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pone.0126564.g003: Serum levels of anti-RRP8 (A) and anti-TNP1 (B) antibodies in patients with rheumatic diseases.Cut-off values for positivity (9.1 units for anti-RRP8 antibody and 10.6 units for anti-TNP1 antibody) are indicated by the dotted lines. LN, lupus nephrits; SLE, systemic lupus erythematosus without LN; DM, dermatomyositis; PM, polymyositis; SSc, systemic sclerosis; MCTD, mixed connective tissue disease; RA, rheumatoid arthritis; SS, Sjögren syndrome; BD, Behçet’s disease; AAV, anti-neutrophil cytoplasmic antibody-associated vasculitis.

Mentions: We compared the circulating levels of anti-RRP8 and anti-TNP1 antibodies among patients with rheumatic diseases using ELISA. We analyzed a total of 238 serum samples obtained from patients with various rheumatic diseases (S4 Table). When the cut-off value was considered to be the mean plus 5 standard deviations (SD) for 41 healthy control sera, the cut-off level for anti-RRP8 and anti-TNP1 antibodies was set at 9.1 units and 10.6 units, respectively. Among these serum samples, anti-RRP8 antibody was positive in 20 patients; 15 SLE, 1 DM/PM, 3 RA and 1 BD (Fig 3A). Among the SLE patients, the positive rate of anti-RRP8 antibody was significantly higher in LN than that in SLE without nephritis (63.6% (n = 7) vs 12.5% (n = 8), respectively; p = 0.00017, odds ratio 12.25, 95% confidence interval 2.9–51.4). On the other hand, 14 were positive for anti-TNP1 antibody; 11 SLE, 1 RA and 2 BD (Fig 3B). The frequency of anti-TNP1 antibody was significantly higher in the SLE patients with nephritis than in those without nephritis (45.5% (n = 5) vs 9.4% (n = 6), respectively; p = 0.002, odds ratio 8.06, 95% confidence interval 1.8–34.5). These findings indicate that both anti-RRP8 and anti-TNP1 antibodies are strongly associated with LN.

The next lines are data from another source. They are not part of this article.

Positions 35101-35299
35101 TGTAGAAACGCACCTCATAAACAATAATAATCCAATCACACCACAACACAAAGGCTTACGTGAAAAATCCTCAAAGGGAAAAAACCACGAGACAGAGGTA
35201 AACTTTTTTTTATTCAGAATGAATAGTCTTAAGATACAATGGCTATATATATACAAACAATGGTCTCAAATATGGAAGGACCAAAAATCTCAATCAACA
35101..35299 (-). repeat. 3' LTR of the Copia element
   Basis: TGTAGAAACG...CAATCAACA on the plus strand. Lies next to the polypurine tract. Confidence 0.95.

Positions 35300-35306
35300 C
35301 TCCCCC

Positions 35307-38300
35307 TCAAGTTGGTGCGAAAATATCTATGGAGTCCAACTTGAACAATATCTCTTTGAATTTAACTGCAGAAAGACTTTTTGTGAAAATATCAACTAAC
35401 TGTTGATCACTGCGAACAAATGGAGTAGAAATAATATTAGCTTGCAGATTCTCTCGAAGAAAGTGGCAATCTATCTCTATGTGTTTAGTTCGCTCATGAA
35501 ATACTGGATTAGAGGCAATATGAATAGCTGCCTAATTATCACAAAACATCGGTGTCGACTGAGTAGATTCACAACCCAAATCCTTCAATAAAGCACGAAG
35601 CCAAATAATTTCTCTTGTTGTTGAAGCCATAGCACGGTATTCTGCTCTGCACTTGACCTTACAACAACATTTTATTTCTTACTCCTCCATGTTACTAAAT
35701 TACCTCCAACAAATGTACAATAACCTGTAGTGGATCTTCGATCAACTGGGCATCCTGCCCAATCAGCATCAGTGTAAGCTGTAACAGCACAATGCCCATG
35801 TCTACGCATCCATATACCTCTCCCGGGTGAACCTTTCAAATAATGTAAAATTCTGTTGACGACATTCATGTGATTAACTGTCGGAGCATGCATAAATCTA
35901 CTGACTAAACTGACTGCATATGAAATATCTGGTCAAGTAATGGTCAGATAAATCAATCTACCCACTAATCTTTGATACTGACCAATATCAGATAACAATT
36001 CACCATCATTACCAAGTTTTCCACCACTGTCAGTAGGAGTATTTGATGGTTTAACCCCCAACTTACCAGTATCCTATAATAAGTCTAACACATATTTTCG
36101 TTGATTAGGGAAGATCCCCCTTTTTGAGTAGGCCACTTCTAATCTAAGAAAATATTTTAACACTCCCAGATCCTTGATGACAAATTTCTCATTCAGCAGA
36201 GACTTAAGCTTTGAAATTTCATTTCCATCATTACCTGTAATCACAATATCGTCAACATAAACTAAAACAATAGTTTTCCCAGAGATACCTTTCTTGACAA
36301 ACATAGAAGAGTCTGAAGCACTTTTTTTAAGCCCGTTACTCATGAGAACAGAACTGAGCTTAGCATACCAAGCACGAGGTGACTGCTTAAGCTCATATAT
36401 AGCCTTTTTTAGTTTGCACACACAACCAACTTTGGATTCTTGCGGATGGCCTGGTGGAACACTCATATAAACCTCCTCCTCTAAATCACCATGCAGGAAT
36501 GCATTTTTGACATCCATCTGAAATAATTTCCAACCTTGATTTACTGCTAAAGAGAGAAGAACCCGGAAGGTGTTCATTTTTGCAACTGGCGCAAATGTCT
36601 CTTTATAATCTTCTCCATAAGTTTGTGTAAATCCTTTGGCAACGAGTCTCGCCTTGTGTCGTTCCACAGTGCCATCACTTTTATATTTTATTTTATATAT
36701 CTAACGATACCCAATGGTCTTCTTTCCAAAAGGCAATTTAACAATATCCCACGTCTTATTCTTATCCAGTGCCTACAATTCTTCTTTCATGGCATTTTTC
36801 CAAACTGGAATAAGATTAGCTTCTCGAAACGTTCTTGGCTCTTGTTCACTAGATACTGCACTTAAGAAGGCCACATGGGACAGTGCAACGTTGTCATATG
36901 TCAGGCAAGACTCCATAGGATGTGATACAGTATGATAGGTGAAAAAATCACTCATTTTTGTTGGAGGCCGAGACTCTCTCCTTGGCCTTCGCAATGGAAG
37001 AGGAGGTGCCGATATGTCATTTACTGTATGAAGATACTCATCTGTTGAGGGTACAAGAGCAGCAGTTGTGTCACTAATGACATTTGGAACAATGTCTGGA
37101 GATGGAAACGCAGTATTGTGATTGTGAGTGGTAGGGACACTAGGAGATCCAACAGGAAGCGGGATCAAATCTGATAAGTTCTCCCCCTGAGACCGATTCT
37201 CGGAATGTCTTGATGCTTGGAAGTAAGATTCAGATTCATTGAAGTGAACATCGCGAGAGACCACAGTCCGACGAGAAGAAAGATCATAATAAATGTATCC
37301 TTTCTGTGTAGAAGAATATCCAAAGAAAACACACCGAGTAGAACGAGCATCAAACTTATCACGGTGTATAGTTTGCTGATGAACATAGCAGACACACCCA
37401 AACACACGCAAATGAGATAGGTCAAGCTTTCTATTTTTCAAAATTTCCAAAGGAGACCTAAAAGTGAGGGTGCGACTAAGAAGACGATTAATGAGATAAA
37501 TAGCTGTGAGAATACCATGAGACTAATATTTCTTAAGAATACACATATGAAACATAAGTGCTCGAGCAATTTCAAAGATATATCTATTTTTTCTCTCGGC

Novel Autoantigens Associated with Lupus Nephritis.

Onishi S, Adnan E, Ishizaki J, Miyazaki T, Tanaka Y, Matsumoto T, Suemori K, Shudou M, Okura T, Takeda H, Sawasaki T, Yasukawa M, Hasegawa H - PLoS ONE (2015)

Serum levels of anti-RRP8 (A) and anti-TNP1 (B) antibodies in patients with rheumatic diseases.Cut-off values for positivity (9.1 units for anti-RRP8 antibody and 10.6 units for anti-TNP1 antibody) are indicated by the dotted lines. LN, lupus nephrits; SLE, systemic lupus erythematosus without LN; DM, dermatomyositis; PM, polymyositis; SSc, systemic sclerosis; MCTD, mixed connective tissue disease; RA, rheumatoid arthritis; SS, Sjögren syndrome; BD, Behçet’s disease; AAV, anti-neutrophil cytoplasmic antibody-associated vasculitis.
© Copyright Policy
Related In: Results  -  Collection

License
Show All Figures
getmorefigures.php?uid=PMC4476694&req=5

pone.0126564.g003: Serum levels of anti-RRP8 (A) and anti-TNP1 (B) antibodies in patients with rheumatic diseases.Cut-off values for positivity (9.1 units for anti-RRP8 antibody and 10.6 units for anti-TNP1 antibody) are indicated by the dotted lines. LN, lupus nephrits; SLE, systemic lupus erythematosus without LN; DM, dermatomyositis; PM, polymyositis; SSc, systemic sclerosis; MCTD, mixed connective tissue disease; RA, rheumatoid arthritis; SS, Sjögren syndrome; BD, Behçet’s disease; AAV, anti-neutrophil cytoplasmic antibody-associated vasculitis.